In March, 2009 Dr Gordon Prestoungrange, founding chairman of the Battle of Prestonpans Heritage Trust, visited the Bayeux Tapestry and was struck that this was something that could be done back home for the trust. They enlisted a local artist Andrew Crummy to design the panels, as well as seeking historical and architectural advice from experts. Originally 79 panels we planned, but as the number of volunteer stitches grew to around 200 and other suggestions for scenes were made, the number of panels grew to 104. It seems remarkable that, 10 million stitches later and 25000 hours of work, the Tapestry was finished only the following year in June 2010 and unveiled at Cockenzie Power Station Near to the site of the battle.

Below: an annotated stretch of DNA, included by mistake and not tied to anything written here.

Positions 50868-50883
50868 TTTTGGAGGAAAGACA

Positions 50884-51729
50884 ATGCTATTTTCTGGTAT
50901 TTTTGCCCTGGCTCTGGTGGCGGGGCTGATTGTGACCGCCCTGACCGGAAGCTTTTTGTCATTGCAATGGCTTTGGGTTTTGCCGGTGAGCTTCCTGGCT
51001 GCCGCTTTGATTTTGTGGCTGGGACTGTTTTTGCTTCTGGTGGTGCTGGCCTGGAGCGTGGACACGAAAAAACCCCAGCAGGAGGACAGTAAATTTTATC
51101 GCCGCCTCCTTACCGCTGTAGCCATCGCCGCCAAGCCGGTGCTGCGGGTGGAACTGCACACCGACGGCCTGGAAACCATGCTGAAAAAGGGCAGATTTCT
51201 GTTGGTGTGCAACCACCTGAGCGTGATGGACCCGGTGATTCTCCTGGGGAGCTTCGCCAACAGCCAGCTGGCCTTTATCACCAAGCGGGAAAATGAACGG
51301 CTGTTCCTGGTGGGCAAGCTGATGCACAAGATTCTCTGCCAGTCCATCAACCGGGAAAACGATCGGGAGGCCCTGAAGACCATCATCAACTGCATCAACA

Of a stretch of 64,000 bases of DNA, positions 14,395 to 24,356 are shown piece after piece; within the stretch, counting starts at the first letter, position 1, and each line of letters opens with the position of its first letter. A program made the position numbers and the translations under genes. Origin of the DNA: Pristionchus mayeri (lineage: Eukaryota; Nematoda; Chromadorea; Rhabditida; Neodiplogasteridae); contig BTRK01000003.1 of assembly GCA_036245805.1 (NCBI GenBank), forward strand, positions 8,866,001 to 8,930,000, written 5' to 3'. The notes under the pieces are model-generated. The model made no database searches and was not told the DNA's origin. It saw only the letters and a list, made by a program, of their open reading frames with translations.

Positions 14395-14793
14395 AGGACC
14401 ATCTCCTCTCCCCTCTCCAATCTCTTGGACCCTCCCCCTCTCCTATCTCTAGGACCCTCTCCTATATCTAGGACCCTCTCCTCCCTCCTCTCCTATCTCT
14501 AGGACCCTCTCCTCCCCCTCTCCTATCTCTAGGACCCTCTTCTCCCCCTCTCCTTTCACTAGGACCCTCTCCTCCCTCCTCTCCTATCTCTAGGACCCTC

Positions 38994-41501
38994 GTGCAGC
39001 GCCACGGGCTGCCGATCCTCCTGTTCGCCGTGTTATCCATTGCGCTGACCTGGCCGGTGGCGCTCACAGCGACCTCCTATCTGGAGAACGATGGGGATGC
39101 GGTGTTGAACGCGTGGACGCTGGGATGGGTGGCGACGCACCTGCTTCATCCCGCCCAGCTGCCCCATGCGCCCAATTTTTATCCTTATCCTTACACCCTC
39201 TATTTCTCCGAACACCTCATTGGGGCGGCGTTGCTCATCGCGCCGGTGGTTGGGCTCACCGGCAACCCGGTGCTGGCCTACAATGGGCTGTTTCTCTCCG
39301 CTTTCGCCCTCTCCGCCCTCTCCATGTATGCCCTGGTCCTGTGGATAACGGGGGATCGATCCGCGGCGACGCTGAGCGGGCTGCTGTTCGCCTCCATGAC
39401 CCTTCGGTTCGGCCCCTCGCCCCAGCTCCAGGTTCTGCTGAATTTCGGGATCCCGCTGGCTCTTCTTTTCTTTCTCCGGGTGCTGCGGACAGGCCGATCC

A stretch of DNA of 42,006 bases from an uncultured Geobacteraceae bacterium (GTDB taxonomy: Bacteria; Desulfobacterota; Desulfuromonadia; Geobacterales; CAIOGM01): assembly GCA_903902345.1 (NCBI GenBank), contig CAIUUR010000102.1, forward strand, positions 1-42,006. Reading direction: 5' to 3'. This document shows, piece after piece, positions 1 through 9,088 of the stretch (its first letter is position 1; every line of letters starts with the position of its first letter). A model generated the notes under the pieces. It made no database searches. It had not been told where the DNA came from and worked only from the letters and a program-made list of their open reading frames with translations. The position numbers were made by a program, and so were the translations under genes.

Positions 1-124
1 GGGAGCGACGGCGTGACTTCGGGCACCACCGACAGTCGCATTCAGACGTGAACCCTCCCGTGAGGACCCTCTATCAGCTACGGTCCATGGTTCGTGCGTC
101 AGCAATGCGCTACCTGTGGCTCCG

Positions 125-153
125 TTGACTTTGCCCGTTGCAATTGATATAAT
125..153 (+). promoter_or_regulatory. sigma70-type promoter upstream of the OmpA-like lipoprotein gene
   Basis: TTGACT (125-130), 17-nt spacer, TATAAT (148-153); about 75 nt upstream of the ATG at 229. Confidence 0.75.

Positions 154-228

The tapestry, which is actually an embroidery in reality, has been on tour around the country and we saw it when it was displayed in St Mary's Cathedral during the festival. It covers the 1745 Jacobite uprising up to and including the Battle of Prestonpans. Here is a selection of my photos of it.
Although each embroiderer or group of embroiderers had to complete the panels according to the instructions, in a little square in the bottom right hand corner, they were free to embroider something, of their own design, which would act as a signature.
The Tapestry website can be found here